One of our favorite examples of creative giving comes from Georgette Bennett and Leonard Polonsky, who worked with FJC to transform a vacation home in Aspen, Colorado, into a portion of their $12 million grant to the New York Public Library. The family donated the Aspen property to FJC, which then sold the real estate, generating the proceeds that covered a portion of the grant. The grant to the library supported the creation of Polonsky Treasures Exhibition, a permanent display of rotating items from its extensive research collections, including an original copy of the Declaration of Independence, Christopher Columbus’s letter to King Ferdinand II advising him of his discovery in the New World, the Gutenberg Bible, and original sheet music from Beethoven and Mozart. The opening of the exhibition, “A Cabinet of Wonders,” was covered last year in The New York Times.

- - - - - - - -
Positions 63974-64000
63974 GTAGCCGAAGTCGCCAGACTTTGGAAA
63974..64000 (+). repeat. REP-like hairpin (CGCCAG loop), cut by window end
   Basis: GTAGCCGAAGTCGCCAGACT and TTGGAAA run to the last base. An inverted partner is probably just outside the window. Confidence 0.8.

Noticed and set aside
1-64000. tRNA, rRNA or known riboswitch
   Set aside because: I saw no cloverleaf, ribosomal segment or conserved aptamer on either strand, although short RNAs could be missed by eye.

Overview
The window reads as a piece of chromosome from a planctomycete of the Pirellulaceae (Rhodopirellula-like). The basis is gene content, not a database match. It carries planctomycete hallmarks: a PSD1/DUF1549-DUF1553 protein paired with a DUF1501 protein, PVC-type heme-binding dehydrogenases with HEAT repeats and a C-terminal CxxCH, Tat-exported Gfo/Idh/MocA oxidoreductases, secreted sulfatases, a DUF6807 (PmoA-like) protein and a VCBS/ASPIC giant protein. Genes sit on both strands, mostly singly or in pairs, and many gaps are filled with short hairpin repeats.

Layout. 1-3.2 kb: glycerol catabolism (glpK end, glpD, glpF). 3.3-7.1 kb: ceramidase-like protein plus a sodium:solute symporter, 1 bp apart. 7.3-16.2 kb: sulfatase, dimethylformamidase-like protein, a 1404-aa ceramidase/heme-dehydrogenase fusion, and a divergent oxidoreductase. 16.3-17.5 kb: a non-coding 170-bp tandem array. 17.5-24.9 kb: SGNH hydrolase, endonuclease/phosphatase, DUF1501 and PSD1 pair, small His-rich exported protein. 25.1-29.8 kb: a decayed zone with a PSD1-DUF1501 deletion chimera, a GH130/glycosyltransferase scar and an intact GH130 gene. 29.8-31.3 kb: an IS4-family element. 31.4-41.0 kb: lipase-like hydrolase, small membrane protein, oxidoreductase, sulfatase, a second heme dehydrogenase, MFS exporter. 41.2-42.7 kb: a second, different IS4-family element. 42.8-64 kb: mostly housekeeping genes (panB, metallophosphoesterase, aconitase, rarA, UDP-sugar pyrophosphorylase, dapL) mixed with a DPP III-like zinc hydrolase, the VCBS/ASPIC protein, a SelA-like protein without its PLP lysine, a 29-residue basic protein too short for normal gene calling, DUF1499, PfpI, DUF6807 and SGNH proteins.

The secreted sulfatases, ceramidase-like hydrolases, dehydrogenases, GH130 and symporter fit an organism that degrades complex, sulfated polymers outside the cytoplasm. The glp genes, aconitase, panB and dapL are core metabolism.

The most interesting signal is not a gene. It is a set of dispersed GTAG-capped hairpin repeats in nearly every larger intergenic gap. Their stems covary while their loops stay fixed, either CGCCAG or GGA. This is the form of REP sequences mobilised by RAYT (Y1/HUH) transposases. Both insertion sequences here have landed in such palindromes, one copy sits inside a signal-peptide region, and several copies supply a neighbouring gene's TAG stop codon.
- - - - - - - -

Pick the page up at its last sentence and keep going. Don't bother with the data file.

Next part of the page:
At FJC, our imaginative donors have contributed all kinds of assets: limited partnership interests in private companies and even illiquid or lightly traded stocks in advance of a liquidity event like an initial public offering. We have also received cryptocurrency. In these cases, donors eliminated the capital gains taxes they would have paid on these assets (increasing their charitable giving) and received a tax deduction for the fair market value of the assets.  

Important Considerations When Contributing Illiquid Assets to a DAF